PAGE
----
For many years, Diane and I had a red van. It took us lots of places, from the mountains of Colorado, across the plains of the Midwest, through snows in Iowa, to busy streets in New York City. And many places in between.
It was almost new when we got it and just the right fit for our family. Then years went by. Eventually I pondered that it might be getting time to trade. There was a trip to Dallas where we were on an expressway, rushing (or not) along in traffic to get out of the city and home. I noticed that the temperature gauge was slowly, but steadily rising. If traffic was moving, the needle went down. If traffic slowed down, it would go up. Fortunately we made it out of Dallas onto the open road towards Little Rock without the car actually overheating. Just a close call.
It took a few trips to the shop to get the overheating problem under control and the van made many more cross country trips for several years, but always with the nagging feeling that we might be in trouble if we ever got stuck in a traffic jam for any length of time.
Then other issues popped up. Things not working right. AC leaking and not cooling. Service bills got more frequent and higher. The service guy asking if we were planning to get a new vehicle some day soon.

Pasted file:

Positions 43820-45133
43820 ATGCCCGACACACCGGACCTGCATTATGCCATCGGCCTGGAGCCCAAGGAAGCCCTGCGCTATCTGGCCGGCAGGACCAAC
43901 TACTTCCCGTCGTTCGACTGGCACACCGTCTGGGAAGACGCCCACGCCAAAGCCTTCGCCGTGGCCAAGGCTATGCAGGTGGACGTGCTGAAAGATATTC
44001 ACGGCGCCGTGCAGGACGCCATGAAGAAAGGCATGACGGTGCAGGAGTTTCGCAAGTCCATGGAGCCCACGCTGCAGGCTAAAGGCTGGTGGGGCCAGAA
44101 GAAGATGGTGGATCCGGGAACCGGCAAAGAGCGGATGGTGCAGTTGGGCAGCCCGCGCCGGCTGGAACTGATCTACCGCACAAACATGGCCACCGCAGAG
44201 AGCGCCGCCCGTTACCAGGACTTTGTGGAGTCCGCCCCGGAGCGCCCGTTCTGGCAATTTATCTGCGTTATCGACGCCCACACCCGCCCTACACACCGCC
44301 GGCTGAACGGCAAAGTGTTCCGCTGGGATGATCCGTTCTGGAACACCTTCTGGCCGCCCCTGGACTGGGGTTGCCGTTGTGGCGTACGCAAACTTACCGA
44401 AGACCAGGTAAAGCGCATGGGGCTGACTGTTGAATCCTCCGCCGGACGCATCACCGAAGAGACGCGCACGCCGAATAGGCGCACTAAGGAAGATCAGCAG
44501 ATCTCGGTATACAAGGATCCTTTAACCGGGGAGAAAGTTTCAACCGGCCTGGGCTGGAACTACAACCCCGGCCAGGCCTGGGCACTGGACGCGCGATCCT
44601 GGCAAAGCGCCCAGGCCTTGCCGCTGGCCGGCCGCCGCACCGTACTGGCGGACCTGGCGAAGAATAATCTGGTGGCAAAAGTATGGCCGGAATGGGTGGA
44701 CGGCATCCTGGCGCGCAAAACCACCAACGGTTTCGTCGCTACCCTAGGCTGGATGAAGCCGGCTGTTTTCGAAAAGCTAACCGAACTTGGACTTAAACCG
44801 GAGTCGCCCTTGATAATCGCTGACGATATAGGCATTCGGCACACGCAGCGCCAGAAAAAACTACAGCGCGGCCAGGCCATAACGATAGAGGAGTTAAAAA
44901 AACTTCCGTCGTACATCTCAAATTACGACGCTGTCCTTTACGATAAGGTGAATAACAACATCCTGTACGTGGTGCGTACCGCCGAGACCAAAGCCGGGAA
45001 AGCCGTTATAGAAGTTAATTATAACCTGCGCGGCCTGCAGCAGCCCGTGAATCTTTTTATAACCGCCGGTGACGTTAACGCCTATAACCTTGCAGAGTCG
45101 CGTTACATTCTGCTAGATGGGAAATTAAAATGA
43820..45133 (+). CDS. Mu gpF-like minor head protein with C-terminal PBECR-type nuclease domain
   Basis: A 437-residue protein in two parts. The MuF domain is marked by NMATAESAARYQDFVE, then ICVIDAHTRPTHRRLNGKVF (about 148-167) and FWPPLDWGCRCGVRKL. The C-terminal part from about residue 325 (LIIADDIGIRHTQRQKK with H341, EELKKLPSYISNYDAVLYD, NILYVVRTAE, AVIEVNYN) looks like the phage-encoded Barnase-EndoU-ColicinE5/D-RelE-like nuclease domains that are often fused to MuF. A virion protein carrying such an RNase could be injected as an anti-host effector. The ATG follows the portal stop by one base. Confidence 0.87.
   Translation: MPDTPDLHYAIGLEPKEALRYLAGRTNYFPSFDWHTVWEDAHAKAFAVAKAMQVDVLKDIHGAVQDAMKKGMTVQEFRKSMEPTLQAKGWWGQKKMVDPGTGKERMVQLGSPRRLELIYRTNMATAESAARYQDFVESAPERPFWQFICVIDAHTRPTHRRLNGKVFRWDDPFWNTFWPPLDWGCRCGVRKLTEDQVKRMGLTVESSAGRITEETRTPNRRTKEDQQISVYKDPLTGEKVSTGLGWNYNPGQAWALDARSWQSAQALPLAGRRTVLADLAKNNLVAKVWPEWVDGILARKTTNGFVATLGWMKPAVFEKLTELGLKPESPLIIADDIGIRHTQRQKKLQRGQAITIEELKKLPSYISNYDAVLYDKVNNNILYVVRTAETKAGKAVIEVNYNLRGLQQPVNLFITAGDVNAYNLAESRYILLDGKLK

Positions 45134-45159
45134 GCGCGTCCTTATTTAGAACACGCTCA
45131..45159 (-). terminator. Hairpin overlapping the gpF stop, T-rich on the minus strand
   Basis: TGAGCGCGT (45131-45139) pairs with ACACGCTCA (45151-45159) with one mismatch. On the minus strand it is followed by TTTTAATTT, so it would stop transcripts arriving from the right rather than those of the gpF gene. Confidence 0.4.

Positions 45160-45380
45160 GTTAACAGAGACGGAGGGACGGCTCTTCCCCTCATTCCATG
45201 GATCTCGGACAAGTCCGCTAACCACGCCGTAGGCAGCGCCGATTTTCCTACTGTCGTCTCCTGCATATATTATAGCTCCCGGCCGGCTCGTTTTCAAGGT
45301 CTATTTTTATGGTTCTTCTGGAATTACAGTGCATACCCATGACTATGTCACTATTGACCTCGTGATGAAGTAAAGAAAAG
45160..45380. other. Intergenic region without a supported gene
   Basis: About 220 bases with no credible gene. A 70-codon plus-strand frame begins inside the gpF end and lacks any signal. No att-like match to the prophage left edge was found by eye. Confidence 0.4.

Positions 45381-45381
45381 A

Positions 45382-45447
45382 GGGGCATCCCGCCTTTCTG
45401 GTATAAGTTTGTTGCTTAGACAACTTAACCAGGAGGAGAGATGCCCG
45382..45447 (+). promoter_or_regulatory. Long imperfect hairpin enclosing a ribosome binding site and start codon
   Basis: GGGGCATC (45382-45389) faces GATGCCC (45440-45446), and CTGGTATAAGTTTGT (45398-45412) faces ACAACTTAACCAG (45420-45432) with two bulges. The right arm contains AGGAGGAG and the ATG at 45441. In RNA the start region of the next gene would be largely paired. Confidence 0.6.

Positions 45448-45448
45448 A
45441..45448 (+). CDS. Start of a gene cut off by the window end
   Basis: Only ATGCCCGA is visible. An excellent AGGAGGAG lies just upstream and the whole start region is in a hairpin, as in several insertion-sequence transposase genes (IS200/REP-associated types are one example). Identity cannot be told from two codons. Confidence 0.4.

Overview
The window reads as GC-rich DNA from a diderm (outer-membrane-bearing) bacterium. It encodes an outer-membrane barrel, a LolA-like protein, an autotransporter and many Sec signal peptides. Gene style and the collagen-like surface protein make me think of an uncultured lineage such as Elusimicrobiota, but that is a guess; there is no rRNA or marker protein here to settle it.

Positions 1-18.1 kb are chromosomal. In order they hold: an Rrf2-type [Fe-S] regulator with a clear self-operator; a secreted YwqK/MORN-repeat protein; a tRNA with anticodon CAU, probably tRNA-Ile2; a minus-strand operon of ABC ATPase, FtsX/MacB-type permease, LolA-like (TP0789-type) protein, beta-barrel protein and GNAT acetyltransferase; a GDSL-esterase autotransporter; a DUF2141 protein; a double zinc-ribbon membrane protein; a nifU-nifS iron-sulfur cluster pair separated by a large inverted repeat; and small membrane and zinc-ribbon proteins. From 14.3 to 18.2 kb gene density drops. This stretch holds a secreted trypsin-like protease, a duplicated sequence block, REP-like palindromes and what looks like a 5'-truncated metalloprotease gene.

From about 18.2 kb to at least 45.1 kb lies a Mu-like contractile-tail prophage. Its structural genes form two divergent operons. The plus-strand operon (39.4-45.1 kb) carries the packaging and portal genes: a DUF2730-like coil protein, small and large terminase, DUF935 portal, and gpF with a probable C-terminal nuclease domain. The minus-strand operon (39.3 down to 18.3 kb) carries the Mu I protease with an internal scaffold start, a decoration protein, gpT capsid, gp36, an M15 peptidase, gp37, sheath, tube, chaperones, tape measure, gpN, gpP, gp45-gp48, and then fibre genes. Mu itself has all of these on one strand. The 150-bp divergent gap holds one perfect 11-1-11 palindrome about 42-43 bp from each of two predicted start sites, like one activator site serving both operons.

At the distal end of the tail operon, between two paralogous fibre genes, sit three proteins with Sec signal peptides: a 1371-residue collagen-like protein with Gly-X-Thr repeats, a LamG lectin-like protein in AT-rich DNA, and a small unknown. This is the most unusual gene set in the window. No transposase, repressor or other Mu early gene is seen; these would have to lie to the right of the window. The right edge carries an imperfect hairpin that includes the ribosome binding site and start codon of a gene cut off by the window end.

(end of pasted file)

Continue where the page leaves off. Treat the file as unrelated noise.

And our needs had changed. With just me and Diane in the house now, we didn’t really need a van seating 7. But I still hesitated …
There were so many memories of trips our family had taken in that van. It had provided great service for us for many years. Hauled anything I threw at it.
The thing is, what we know is comfortable. We’re used to it. I didn’t like the thought of having car payments again after so many years. But had to realize that I was paying that and possibly more in repair bills that could pop up any time, anywhere.
I was at a business conference when the speaker asked us all: “If you continue to do what isn’t working, what is the cost to you?” That made me think.
With the van, the cost was:
- Unreliability (didn’t know when it was going to break next)
- High repair bills
- Old enough that things were just plain wearing out and in some cases, new parts were not available.
The benefit (if you will) was:
- We liked the van
- It was so versatile
- We could haul just about anything
- And they say, the cheapest car is the one you already own